Saturday, August 22, 2009

Waiting for the Right Pitch

This discipline is one of the most important characteristic that distinguishes the value investors from other market participants and the value pretenders. Here is an extract from Seth Klarman's Margin of Safety Chapter 6. By now, you can tell that I am huge fan of this book. This is the equivalent of Ben Graham's Security Analysis updated for the current times, and the lessons I have learnt by reading and re-reading this book over and over again are invaluable.

Warren Buffet uses a baseball analogy to articulate the discipline of value investors. A long-term oriented value investor is a batter in a game where no balls or strikes are called, allowing dozens, even hundreds, of pitches to go by, including many at which other batters would swing. Value investors are students of the game; they learn from every pitch, those at which they swing and those they let pass by. They are not influenced by the way others are performing; they are motivated by their own results. They have infinite patience and are willing to wait until they are thrown a pitch they can handle-an undervalued investment opportunity

Value investors will not invest in businesses that they cannot readily understand or ones they find excessively risky

Most institutional investors, unlike value investors, feel compelled to be fully invested at all times. They act as if the umpire were calling balls and strikes - mostly stikes - thereby forcing them to swing at almost every pitch and forego batting selectively for frequency. Many individual investors, like amateur ballplayers, simply can't distinguish a good pitch from a wild one. Both undiscriminating individuals and constrained institutional investors can take solace from knowing that most market participants feel compelled to swing just as frequently as they do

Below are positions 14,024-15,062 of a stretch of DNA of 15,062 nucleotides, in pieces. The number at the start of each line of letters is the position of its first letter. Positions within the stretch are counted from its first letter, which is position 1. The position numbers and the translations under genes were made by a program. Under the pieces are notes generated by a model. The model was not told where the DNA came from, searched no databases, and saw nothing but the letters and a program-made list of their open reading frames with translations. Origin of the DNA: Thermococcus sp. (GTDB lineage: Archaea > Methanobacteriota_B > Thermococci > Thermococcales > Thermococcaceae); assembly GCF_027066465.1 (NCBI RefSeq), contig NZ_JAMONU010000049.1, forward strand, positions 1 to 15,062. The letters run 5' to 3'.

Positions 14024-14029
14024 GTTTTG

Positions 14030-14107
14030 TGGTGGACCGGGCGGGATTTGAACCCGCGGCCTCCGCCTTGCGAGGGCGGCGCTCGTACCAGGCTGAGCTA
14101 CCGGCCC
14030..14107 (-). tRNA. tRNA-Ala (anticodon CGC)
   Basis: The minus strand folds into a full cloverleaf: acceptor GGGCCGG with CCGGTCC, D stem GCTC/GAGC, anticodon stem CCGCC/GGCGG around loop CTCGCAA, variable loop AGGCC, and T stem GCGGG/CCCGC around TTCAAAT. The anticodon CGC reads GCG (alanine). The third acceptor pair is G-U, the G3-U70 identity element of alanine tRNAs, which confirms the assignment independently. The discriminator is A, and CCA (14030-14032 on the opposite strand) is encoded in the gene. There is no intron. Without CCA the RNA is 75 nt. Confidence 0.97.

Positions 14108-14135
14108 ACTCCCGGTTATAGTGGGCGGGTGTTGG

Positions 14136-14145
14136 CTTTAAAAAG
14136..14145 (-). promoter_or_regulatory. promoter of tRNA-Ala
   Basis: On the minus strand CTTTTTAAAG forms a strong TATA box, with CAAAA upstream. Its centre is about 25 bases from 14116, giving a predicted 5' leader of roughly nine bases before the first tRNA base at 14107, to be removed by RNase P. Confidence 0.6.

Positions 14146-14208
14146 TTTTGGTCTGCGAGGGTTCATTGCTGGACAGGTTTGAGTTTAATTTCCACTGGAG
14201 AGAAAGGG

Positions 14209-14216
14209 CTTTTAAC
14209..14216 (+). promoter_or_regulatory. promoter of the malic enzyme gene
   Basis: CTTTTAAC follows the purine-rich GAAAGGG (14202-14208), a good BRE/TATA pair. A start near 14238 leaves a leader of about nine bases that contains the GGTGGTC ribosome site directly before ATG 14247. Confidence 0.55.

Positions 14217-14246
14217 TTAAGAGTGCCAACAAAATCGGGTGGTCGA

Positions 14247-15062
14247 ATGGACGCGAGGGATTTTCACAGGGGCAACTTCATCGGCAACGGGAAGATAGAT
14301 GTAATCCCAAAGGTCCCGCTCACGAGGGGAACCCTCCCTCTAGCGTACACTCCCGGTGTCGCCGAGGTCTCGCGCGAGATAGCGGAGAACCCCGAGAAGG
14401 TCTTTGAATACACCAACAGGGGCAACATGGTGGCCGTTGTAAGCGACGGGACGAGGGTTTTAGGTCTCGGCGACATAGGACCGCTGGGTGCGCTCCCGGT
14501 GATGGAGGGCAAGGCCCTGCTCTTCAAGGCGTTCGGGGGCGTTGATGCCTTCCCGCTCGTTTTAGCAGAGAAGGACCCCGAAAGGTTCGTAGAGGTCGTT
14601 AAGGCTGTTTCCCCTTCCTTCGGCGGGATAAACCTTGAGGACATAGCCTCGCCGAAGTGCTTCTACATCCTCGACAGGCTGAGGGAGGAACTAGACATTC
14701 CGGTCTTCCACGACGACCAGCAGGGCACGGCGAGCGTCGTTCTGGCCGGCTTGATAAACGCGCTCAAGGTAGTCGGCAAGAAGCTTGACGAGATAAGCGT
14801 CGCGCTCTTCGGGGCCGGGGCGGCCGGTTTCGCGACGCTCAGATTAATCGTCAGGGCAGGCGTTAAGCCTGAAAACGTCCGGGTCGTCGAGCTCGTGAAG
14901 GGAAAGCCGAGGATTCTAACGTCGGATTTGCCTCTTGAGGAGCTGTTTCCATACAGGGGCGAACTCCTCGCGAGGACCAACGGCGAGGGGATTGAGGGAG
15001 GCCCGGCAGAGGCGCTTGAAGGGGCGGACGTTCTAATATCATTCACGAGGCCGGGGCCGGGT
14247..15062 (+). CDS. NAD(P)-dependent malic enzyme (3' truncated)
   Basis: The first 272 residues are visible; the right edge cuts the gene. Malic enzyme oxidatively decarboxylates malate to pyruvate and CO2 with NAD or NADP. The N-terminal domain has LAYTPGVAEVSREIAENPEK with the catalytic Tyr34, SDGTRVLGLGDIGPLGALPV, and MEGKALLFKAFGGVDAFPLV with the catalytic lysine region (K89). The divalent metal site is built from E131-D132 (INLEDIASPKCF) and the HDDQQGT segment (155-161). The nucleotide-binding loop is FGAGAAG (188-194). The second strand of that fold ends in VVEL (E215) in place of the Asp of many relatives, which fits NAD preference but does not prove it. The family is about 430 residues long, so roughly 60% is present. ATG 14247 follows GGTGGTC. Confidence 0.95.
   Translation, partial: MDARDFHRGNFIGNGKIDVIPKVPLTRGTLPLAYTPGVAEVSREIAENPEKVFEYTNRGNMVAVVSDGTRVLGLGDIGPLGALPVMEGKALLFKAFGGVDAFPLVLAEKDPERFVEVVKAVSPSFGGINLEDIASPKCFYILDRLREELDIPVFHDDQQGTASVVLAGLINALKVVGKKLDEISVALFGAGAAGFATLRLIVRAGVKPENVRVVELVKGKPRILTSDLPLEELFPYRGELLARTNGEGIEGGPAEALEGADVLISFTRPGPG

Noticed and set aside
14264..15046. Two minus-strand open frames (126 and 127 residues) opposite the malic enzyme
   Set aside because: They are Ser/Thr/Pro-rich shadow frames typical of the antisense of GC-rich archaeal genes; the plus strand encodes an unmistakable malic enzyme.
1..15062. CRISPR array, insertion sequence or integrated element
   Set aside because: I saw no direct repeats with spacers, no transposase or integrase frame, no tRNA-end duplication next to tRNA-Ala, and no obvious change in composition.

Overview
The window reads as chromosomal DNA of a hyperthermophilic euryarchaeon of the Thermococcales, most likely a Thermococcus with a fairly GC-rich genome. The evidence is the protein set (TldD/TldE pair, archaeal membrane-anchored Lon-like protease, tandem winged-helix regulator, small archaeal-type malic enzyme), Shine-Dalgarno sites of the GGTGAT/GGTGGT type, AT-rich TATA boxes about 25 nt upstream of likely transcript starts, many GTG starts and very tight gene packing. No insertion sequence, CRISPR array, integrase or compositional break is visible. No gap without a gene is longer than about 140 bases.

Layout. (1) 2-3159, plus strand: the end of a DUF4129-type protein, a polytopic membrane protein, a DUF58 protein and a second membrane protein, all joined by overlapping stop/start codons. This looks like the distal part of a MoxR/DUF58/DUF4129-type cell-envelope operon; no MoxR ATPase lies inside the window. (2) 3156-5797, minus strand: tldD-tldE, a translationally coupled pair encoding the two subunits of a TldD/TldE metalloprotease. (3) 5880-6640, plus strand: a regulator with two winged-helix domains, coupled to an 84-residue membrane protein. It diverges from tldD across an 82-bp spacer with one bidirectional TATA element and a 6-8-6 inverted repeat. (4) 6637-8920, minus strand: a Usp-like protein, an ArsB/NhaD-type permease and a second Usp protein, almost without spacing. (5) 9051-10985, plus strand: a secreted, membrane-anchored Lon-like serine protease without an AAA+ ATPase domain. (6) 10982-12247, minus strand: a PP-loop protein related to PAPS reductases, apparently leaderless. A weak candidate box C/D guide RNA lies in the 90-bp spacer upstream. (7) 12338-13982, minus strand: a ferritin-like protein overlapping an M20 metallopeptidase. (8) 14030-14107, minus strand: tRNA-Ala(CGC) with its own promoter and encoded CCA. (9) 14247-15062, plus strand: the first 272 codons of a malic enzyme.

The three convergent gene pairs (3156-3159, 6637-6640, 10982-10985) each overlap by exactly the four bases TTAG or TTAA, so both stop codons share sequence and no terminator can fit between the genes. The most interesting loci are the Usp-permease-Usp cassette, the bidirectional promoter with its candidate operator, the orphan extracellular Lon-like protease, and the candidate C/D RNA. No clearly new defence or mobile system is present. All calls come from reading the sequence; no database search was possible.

For a value investor a pitch must not only be in a strike zone, it must be in "sweet spot." Results will be best when the investor is not pressured to invest prematurely. There may be times when the investor does not lift his bat from the shoulder; the cheapest security in an overvalued market may still be overvalued. You wouldn't want to settle for an investment offering a safe 10% return if you thought it very likely that another offering an equally safe 15% return would materialize soon.

An investment must be purchased at a discount from underlying worth. This makes it a good absolute value. Being a good absolute value alone, however, is not sufficient for investors must choose only the best absolute values among those that are currently available. This dual discipline compounds the difficulty of the investment task for value investors compared with most others.

Value investors continually compare potential new investments with their current holdings in order to ensure that they own only the most undervalued opportunities available. Investors should never be afraid to reexamine current holdings as new opportunities appear, even if that means realizing losses on the sale of current holdings. In other words, no investment should be considered sacred when a better one comes along.

Sometimes dozens of good pitches are thrown consecutively to a value investor. In panicky markets, for example, the number of undervalued securities increases and the degree of undervaluation grows. In buoyant markets, by contrast, both the number of undervalued securities and their degree of undervaluation declines. When attractive opportunities are plentiful, value investors are able to sift carefully through all the bargains they find most attractive. When attractive opportunities are scarce, however, investors must exhibit great self-discipline in order to maintain the integrity of the valuation process and limit the price paid. Above all, investors must always avoid swinging at bad pitches.

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